I’ve watched too many sales negotiations be nothing more than an exercise in futility for one simple reason.

The salesperson entering the negotiation was ready to concede anything to get the sale.

If you think this isn’t you, that’s fine. You’re entitled to your belief, but I’ll bet my description does actually fit you.

Why?  Simple — far too many times we as salespeople will go into a sales negotiation thinking, “What it is going to take to close the sale?”

The problem is what we’re thinking is usually far less price-wise than what the customer is thinking.

We wind up with what I’ll call “pre-negotiation mindset” for any number of reasons, but mostly because we simply fail to believe enough in what it is we’re selling and our own sales/negotiating skills.

We believe we have to win the sale, but too often “winning” comes at a cost that translates into a huge amount of lost profit.

It is important to go into every negotiation with a strategy and a set of parameters you will adhere to.   You can’t simply put these parameters on the table when the customer isn’t even expecting them.  When you do this, you’re not giving any value to your own skills or any value to what you’re providing the customer.

Getting around this problem can be difficult, because it comes down to your own mindset.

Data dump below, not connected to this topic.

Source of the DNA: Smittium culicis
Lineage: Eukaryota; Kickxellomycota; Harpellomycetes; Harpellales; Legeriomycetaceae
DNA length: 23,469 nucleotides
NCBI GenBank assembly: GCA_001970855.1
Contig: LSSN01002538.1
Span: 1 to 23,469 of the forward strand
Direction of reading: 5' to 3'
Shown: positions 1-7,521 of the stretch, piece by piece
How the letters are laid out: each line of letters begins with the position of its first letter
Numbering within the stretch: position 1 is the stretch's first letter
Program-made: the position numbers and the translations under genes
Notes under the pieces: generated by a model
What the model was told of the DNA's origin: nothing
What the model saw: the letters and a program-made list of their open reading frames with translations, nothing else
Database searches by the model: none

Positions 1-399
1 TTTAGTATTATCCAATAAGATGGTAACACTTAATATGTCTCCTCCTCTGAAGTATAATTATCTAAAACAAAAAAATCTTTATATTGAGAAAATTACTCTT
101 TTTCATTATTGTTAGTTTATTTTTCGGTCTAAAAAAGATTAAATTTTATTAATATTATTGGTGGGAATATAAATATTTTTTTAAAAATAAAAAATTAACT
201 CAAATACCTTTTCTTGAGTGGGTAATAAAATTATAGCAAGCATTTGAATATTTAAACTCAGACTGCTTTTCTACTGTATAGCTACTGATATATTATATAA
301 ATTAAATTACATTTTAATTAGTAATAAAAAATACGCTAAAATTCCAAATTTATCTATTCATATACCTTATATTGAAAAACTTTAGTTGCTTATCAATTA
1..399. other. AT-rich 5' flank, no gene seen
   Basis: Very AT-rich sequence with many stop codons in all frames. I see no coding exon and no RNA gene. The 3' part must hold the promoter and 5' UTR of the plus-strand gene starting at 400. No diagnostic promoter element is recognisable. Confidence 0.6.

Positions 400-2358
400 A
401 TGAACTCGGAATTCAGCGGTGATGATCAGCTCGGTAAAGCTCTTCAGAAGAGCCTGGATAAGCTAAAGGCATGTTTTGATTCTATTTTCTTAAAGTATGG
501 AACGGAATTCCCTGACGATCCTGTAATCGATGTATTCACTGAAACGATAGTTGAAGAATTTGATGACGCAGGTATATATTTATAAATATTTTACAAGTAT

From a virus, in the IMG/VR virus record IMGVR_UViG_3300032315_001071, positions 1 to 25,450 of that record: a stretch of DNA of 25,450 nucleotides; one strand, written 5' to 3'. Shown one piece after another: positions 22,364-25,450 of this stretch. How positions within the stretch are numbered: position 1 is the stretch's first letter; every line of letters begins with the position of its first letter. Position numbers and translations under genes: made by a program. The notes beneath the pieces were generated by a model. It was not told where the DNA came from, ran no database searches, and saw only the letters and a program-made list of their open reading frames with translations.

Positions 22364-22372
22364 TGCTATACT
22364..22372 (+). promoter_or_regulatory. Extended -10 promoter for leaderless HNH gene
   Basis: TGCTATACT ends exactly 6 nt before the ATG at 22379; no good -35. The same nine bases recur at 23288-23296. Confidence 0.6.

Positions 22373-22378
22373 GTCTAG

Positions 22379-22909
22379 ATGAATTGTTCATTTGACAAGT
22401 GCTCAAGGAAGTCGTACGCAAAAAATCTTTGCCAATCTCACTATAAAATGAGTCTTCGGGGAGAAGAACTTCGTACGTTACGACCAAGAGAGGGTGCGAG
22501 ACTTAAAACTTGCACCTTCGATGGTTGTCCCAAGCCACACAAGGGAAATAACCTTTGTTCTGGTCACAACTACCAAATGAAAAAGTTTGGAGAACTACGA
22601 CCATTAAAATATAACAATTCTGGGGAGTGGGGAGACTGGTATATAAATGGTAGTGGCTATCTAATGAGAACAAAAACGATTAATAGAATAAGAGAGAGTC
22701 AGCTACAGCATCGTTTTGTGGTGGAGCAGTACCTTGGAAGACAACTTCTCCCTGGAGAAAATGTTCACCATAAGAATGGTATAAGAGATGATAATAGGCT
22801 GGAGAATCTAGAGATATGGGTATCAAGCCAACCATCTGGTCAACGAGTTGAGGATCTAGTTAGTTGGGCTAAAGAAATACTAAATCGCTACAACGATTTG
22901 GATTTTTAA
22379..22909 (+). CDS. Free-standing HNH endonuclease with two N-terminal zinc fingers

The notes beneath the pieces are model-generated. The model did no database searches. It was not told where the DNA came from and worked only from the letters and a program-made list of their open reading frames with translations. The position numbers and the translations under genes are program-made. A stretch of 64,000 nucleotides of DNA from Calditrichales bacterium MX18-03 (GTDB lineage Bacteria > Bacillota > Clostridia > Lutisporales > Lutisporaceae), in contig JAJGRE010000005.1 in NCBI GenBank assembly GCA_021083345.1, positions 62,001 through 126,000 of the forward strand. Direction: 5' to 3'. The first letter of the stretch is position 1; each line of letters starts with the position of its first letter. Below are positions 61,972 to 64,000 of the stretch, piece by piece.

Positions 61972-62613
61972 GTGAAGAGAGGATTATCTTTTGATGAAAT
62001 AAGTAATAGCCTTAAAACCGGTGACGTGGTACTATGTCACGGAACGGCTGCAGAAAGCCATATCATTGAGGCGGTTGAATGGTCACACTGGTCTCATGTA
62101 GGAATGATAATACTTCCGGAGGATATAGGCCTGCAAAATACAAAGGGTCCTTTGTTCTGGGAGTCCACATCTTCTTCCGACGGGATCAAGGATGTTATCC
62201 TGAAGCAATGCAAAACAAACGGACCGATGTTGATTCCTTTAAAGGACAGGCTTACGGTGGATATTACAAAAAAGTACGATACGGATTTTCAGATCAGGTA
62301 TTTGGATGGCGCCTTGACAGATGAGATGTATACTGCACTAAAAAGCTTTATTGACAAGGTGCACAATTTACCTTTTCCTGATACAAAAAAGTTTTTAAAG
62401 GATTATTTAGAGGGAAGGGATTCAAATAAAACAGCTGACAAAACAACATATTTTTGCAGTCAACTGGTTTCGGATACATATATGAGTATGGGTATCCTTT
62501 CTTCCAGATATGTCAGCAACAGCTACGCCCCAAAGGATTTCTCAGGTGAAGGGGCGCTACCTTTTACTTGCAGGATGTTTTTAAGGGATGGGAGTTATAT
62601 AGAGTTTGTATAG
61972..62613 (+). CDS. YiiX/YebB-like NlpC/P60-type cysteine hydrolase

It’s easy to say you’re not going to cave when there’s nothing on the line, but it’s another deal to not do it when you find yourself dealing with a customer.

Here are a couple of things to keep in mind. Nobody gets everything. Warren Buffet hasn’t made money on every deal he’s made, a baseball player doesn’t get a hit every time they are at the plate, and a salesperson doesn’t make a sale with every potential customer.

Don’t ever forget that one profitable deal is going to be worth far more than 10 unprofitable deals. 

Over the coming weeks, I’ll be sharing more about how you can increase your negotiation skills both with new customers and with customers you’ve had for a long time.

In the end, it’s not the number of sales you make, but the amount of profit you protect.

Copyright 2012, Mark Hunter “The Sales Hunter.” Sales Motivation Blog.






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